By Tom Bigglestone, a former Head of Humanities and now Online Learning Manager at The Economist Educational Foundation
The news can cause young people to become anxious and sometimes form stereotypes about others. However, fact-based, inquisitive discussions in the classroom can provide opportunities to challenge scary misconceptions and reduce anxiety-provoking uncertainty.
The Economist Educational Foundation provides fully planned lessons that make complex news stories accessible for all students aged 9+. Free weekly Topical Talk resources explore the world’s most pressing issues – from racial equity to the climate crisis.
Keen to get discussions going in your classroom? Here are the Foundation’s top tips for doing it right:
Establish the facts
Use trusted, reputable sources that explain the what, where, when, why and who. Don’t be afraid to challenge incorrect or misleading information. If you’re aware of a common misconception or conspiracy theory that may be affecting your students’ thinking, you could consider raising it yourself. Harmful disinformation can spread quickly if left unchallenged. Present evidence for the facts and outline how an untrue conspiracy theory may have begun and, importantly, why it is unfounded.
Explore a range of diverse perspectives
Consider the different voices and perspectives represented in your class. How do views about an issue differ within the room? Show solidarity with potentially marginalised voices and ensure it’s not left to any particular student(s) to stand up for a minority viewpoint.
Encourage students to look beyond your classroom – to the wider community and across the world. Ask how this news story might affect these people? How will it inform their opinions? And what can students learn from that?
Be comfortable without an answer for everything (and so should your students!)
You don’t need to have an answer for every question asked. News is ever-changing and you can’t be expected to have up-to-date information on every story. You are exploring the topic alongside your students. Your role is to facilitate discussion: to challenge assumptions, correct misinformation and to protect your school’s values. Students will also learn there is no one agreed “right” answer in discussions because many questions cause reasonable people to disagree.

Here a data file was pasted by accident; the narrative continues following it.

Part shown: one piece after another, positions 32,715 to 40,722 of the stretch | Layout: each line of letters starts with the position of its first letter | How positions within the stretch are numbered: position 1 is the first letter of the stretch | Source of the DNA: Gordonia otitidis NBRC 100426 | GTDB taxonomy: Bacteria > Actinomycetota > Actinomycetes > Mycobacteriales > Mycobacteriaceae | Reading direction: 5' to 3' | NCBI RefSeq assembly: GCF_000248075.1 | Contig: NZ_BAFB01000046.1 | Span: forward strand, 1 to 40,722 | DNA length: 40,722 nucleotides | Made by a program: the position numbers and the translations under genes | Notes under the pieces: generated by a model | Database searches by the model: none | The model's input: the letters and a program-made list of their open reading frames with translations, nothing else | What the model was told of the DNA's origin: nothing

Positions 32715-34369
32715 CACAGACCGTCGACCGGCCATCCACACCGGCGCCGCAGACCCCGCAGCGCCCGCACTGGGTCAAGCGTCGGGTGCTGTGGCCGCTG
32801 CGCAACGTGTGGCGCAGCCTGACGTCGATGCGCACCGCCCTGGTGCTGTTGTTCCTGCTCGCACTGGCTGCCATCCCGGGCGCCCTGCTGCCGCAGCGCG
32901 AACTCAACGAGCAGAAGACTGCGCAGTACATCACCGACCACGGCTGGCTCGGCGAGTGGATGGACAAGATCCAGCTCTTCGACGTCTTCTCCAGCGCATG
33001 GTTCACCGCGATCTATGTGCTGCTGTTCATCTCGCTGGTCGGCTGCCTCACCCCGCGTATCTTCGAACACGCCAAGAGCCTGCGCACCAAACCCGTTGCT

Encourage students to clash ideas
Remind students that difference of opinion is something to be embraced and debates can be respectful without becoming personal. Encourage them to say “I disagree with Lucy’s idea” rather than “I disagree with Lucy.” This helps them argue about the answers, rather than quarrel. Doing this is a sign of maturity, so praise them when you see it happening.
About The Economist Educational Foundation
The Economist Educational Foundation is an independent charity that leverages the journalistic expertise of The Economist newspaper. With a wealth of teaching experience in the team, they work closely with journalists to create engaging and objective resources trusted by schools across the UK.
Next steps: For resources that can help you have conversations about the news in class, visit:
- Conspiracy Theories in the News by The Economist Educational Foundation
- Generation Global’s resources for teaching dialogue